To characterize some of the chromosome rearrangements in detail, we used polymerase chain reaction (PCR) analysis to amplify fusion junctions and thereby to reveal the orientation and connectivity of the chromosome segments. An inverse PCR (iPCR) approach used primers targeted to a single chromosome end, which revealed recombination or end-joining with interstitial sites in the genome for complex fusions ypT21, ypT27, ypT29, ypT50, and eT6 (n = 26 tested) [fig. S4 and supporting online material (SOM) Text]. The fusion junctions coincided with borders of genomic duplications observed by CGH (Fig. 2, B to D, and figs. S5A and S7; iPCR in blue font on CGH plots). A second PCR approach used robust, validated primers at borders of copy number changes to span rearrangement junctions predicted on the basis of CGH data alone. Eighteen sequence transitions were recovered for nine fusions (ypT27, ypT29, ypT50, ypT23, ypT46, ypT49, ypT43, ypT35, and ypT37; n = 12 tested) (table S3). Thus, PCR analysis demonstrated that the terminal duplications observed at fused chromosome ends were connected to the fused chromosome ends, which suggested that these duplications seal end-to-end fusions of critically shortened telomeres.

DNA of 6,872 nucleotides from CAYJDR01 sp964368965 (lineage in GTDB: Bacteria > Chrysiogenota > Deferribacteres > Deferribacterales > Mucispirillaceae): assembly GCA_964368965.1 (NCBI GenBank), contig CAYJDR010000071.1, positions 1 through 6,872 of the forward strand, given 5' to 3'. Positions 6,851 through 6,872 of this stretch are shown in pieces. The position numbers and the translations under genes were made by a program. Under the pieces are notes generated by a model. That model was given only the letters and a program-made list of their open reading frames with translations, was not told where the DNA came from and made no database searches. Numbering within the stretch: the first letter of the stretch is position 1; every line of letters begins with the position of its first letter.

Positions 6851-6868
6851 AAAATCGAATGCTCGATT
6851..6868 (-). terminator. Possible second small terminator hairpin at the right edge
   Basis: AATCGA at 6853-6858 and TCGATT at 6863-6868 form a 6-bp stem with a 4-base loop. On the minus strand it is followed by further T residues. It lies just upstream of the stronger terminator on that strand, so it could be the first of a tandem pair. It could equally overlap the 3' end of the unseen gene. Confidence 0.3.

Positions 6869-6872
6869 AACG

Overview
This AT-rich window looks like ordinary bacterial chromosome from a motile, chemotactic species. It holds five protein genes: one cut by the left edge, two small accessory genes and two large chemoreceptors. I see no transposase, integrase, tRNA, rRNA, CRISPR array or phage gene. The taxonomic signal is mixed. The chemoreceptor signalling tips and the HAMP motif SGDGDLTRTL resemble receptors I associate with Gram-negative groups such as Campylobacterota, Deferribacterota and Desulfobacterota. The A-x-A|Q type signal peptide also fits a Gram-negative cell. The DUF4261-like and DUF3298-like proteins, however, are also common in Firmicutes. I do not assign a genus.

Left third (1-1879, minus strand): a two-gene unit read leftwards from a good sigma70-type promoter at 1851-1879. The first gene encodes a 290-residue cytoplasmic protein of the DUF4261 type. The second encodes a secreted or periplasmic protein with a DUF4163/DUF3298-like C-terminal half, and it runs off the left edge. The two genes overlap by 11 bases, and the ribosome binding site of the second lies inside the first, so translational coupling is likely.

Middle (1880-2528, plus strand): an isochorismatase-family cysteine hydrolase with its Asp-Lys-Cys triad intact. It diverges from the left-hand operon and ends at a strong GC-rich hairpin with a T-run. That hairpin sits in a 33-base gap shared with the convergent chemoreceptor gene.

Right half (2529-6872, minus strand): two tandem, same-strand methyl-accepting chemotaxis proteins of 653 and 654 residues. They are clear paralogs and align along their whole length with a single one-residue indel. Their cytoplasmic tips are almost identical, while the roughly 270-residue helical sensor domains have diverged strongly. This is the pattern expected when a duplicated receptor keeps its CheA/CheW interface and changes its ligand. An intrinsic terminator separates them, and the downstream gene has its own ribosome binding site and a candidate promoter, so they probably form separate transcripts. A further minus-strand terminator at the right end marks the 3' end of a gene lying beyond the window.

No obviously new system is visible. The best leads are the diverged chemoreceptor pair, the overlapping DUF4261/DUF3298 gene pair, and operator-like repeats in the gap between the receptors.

Most rearrangement junctions shared either no homology (NH) or one to four nucleotides of microhomology (MH), which suggested that they might have been products of nonhomologous end-joining (NHEJ) events (table S4). However, several fusion breakpoints contained longer stretches of homology (HR) corresponding to the telomeric repeat sequence TTAGGC. In the genome of C. elegans, many interstitial telomere sequence tracts (ITS) appear within the terminal 5 Mb of each chromosome end; they range in size from 12 bp to 486 bp and consist of perfect telomere repeats interspersed among degenerate telomere repeats (fig. S6). During creation of three fusions—ypT50, ypT29, and ypT27—an uncapped telomere recombined with the ITS located closest to its chromosome terminus, presumably the ITS of a sister chromatid (Fig. 2, A to C, and figs. S7 and S8). For eT6, an interchromosomal telomere recombination event occurred where the XL telomere recombined with the fifth ITS from the IVL terminus (Fig. 2D and fig. S6). These four fusion breakpoints could have been formed if strand transfer occurred within or adjacent to the longest stretch of perfect telomere repeat sequence in each ITS. The identical 25-nucleotide sequence within the terminal XR ITS was targeted for ypT27 and ypT29 (fig. S6). The amount of perfect telomere sequence remaining at the telomere recombination sites of ypT29, ypT27, ypT50, and eT6 was 29.5, 16.7, 18, and 24.7 repeats, respectively. Telomeres can adopt a highly conserved strand invasion structure termed the T loop, whose minimal size in vitro is 148 bp or 24.7 repeats (11). Thus, telomere uncapping in the context of telomerase deficiency may result from an inability to form T loops that may protect chromosome termini from aberrant recombination events (12, 13).